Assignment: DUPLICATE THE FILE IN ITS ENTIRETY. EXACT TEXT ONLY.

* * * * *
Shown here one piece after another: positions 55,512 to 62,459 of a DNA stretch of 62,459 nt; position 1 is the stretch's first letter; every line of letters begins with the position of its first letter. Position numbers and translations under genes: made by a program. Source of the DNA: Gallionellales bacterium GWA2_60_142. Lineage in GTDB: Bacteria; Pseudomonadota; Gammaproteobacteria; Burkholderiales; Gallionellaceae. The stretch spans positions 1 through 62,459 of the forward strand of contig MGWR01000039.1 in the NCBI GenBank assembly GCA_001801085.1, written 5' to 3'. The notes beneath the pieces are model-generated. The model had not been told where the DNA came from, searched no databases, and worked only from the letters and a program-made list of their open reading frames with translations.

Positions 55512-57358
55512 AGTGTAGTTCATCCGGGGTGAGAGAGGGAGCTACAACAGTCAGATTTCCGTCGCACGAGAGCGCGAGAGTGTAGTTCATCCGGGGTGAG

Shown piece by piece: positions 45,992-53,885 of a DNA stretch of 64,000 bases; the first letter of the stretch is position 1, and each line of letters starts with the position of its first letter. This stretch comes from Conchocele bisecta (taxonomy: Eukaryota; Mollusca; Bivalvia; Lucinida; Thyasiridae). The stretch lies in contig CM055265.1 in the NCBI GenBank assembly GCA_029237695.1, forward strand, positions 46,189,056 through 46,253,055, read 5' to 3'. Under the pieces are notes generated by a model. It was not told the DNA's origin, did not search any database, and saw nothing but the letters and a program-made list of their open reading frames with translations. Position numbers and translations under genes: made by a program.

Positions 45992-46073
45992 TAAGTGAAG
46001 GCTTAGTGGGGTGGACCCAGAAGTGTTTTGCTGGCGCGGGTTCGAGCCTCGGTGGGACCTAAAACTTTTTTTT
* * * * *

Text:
Shown here one piece after another: positions 55,512 to 62,459 of a DNA stretch of 62,459 nt; position 1 is the stretch's first letter; every line of letters begins with the position of its first letter. Position numbers and translations under genes: made by a program. Source of the DNA: Gallionellales bacterium GWA2_60_142. Lineage in GTDB: Bacteria; Pseudomonadota; Gammaproteobacteria; Burkholderiales; Gallionellaceae. The stretch spans positions 1 through 62,459 of the forward strand of contig MGWR01000039.1 in the NCBI GenBank assembly GCA_001801085.1, written 5' to 3'. The notes beneath the pieces are model-generated. The model had not been told where the DNA came from, searched no databases, and worked only from the letters and a program-made list of their open reading frames with translations.

Positions 55512-57358
55512 AGTGTAGTTCATCCGGGGTGAGAGAGGGAGCTACAACAGTCAGATTTCCGTCGCACGAGAGCGCGAGAGTGTAGTTCATCCGGGGTGAG

Shown piece by piece: positions 45,992-53,885 of a DNA stretch of 64,000 bases; the first letter of the stretch is position 1, and each line of letters starts with the position of its first letter. This stretch comes from Conchocele bisecta (taxonomy: Eukaryota; Mollusca; Bivalvia; Lucinida; Thyasiridae). The stretch lies in contig CM055265.1 in the NCBI GenBank assembly GCA_029237695.1, forward strand, positions 46,189,056 through 46,253,055, read 5' to 3'. Under the pieces are notes generated by a model. It was not told the DNA's origin, did not search any database, and saw nothing but the letters and a program-made list of their open reading frames with translations. Position numbers and translations under genes: made by a program.

Positions 45992-46073
45992 TAAGTGAAG
46001 GCTTAGTGGGGTGGACCCAGAAGTGTTTTGCTGGCGCGGGTTCGAGCCTCGGTGGGACCTAAAACTTTTTTTT